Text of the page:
As businesses remain 'out of studio,' experts share the importance of on-model imagery, how it affects consumer behavior, and the changing methods of storytelling.

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A woman walks past a fashion advertisement amid the coronavirus pandemic. BORIS PEJOVIC/EPA-EFE/Shutterstock

In a time when “uncertainty” seems an overused sentiment and the only constant is ongoing change, businesses have needed to not only work ahead but plan for extensive possibilities and cater to pending calendars. New normals are forming and companies are questioning which new practices will have staying power.

Notably, in fashion retail, companies have been unable to engage in regularly scheduled photoshoots to capture imagery for new seasons during stay-at-home orders throughout the world. While brands are shifting seasons back for future deliveries, it remains to be seen if online retail will look quite the same. With many concessions being made because of coronavirus, will there be a season without on-model imagery? Traditionally, retailers show images of apparel both on-model and flat giving consumers a look into an item’s fit and style and provide an ongoing stream of content on social media.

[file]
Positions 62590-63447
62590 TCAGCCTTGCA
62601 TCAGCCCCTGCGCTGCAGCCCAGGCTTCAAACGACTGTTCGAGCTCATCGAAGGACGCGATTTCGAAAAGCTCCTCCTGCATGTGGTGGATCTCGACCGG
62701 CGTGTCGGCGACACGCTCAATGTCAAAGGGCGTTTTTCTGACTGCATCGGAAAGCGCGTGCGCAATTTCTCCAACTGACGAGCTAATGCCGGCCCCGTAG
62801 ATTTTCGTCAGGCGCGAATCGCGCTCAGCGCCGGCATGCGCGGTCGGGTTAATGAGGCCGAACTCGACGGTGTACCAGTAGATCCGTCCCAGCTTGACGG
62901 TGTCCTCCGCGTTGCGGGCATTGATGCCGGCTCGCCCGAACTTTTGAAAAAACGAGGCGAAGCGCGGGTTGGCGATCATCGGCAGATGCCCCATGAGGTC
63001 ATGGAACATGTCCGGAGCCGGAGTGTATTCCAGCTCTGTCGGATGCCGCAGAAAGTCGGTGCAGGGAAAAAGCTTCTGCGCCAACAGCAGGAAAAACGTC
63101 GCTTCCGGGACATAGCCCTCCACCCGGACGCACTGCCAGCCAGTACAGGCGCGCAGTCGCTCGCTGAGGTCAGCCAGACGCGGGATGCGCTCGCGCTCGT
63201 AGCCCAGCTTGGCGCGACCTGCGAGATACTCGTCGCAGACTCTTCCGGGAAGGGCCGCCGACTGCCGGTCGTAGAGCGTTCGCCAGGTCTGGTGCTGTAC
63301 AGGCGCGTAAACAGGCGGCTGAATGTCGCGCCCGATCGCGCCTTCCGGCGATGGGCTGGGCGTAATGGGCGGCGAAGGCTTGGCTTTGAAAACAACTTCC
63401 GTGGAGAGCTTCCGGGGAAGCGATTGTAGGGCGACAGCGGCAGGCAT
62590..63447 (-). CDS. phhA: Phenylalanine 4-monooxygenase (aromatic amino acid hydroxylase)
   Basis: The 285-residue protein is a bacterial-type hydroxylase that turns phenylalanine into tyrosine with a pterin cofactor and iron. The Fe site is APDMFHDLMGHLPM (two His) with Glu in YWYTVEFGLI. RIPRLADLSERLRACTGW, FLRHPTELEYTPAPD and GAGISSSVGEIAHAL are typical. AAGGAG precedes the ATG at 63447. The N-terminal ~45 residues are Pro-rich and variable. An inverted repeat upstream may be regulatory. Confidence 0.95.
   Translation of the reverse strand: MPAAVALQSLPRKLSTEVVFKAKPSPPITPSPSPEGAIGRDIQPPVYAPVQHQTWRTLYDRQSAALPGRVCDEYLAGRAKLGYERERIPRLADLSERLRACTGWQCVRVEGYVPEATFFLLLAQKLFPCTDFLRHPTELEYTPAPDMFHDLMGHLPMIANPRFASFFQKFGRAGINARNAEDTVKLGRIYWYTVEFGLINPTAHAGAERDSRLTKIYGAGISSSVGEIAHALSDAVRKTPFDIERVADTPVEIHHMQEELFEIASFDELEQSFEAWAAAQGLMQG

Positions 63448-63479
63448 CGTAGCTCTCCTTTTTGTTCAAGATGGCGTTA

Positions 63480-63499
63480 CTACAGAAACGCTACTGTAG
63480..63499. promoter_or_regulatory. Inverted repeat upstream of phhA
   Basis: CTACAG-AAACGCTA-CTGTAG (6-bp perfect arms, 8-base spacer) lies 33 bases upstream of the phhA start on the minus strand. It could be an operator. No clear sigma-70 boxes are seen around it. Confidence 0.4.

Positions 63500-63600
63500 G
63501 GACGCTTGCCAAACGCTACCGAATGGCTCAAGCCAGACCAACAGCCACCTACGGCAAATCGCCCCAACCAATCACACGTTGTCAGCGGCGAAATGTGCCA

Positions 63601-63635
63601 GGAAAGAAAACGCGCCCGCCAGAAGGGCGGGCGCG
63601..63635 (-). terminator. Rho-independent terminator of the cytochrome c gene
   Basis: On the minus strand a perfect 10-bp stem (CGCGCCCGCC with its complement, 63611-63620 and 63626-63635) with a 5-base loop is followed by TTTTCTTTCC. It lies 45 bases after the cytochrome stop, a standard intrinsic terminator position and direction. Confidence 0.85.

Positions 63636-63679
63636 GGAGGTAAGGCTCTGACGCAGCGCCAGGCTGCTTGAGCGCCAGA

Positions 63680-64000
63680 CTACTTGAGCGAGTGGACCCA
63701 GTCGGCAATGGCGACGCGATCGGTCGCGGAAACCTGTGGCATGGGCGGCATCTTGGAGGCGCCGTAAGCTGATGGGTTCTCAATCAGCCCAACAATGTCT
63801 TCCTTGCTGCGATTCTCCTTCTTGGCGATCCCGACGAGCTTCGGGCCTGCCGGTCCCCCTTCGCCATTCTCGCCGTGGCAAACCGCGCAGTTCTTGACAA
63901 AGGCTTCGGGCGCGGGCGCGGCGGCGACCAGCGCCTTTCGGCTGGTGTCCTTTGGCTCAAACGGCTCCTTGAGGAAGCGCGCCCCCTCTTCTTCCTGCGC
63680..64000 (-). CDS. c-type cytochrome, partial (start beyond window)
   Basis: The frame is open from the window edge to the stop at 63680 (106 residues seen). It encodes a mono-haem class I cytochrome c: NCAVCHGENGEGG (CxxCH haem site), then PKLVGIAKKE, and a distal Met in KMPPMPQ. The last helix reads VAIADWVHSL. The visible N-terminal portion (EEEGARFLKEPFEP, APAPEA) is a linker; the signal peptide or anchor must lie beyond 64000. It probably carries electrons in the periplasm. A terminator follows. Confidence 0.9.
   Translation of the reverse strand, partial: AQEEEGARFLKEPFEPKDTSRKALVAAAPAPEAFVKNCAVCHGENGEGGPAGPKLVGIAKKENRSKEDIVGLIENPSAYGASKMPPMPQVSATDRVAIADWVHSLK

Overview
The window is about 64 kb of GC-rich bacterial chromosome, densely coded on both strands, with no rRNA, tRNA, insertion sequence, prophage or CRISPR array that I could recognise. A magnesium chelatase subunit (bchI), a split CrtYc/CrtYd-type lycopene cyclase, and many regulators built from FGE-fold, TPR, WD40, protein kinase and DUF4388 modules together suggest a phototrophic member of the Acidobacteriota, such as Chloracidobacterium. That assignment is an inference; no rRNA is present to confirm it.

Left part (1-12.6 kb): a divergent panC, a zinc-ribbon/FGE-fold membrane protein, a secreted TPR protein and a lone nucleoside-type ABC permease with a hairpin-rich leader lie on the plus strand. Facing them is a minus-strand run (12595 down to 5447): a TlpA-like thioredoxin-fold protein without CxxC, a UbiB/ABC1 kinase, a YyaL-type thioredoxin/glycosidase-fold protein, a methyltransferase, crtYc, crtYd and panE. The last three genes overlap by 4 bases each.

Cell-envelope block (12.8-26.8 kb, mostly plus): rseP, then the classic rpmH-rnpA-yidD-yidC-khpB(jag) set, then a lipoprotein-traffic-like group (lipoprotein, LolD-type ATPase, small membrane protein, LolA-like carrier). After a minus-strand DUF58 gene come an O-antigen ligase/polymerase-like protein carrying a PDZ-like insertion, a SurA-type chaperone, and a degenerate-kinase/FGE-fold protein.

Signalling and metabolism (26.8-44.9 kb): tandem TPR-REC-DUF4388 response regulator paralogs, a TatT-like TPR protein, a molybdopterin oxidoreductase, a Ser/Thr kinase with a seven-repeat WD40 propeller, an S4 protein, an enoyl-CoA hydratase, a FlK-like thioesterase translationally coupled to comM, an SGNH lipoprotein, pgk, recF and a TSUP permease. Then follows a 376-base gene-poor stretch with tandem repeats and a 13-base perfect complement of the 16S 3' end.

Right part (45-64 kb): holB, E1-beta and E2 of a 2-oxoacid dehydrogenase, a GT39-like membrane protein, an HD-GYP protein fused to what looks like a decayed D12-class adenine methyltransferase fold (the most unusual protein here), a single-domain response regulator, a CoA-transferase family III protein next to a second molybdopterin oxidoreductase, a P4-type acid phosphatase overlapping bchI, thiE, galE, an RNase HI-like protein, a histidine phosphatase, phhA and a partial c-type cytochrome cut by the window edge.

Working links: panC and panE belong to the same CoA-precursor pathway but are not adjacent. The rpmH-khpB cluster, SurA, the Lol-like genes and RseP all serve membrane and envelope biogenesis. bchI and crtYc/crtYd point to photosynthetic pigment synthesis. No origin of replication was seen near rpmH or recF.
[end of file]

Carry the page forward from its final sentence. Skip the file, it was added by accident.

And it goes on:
Admittedly, many companies have already embraced new technology in large ways in the last several years. “Apparel manufacturers and brands that have invested in 3-D design tools are now reaping the benefits of this strategy in new ways,” said Greg Petro, chief executive officer of retail predictive analytics company First Insight. “Even though on-model product images are difficult or impossible to get right now, companies with 3-D capability can still present realistic-looking product images in online retail, avoiding the need to move to flat images.”

Many of these 3-D solutions create images to look so lifelike that it is hard to distinguish them from photographs. And further, the technology allows the user to get a 360-degree view of the products.

Moreover, at a time when everyone is feeling very disconnected and isolated, Petro said flat product imagery, as an alternative to on-model shots, might seem yet another impersonal interaction.

“It’s certainly easier for a consumer to envision herself wearing a product if it’s shown on-model or in a 3-D format,” Petro said. “When on-model photography is impossible, this may be an opportunity to leverage avatars, which are becoming more lifelike all the time. It will be interesting to see how the current challenges around photographing products on-model impacts a trend that had been gaining momentum pre-COVID-19: showing relatable models with a wide range of body types across the marketing mix and in e-commerce.”

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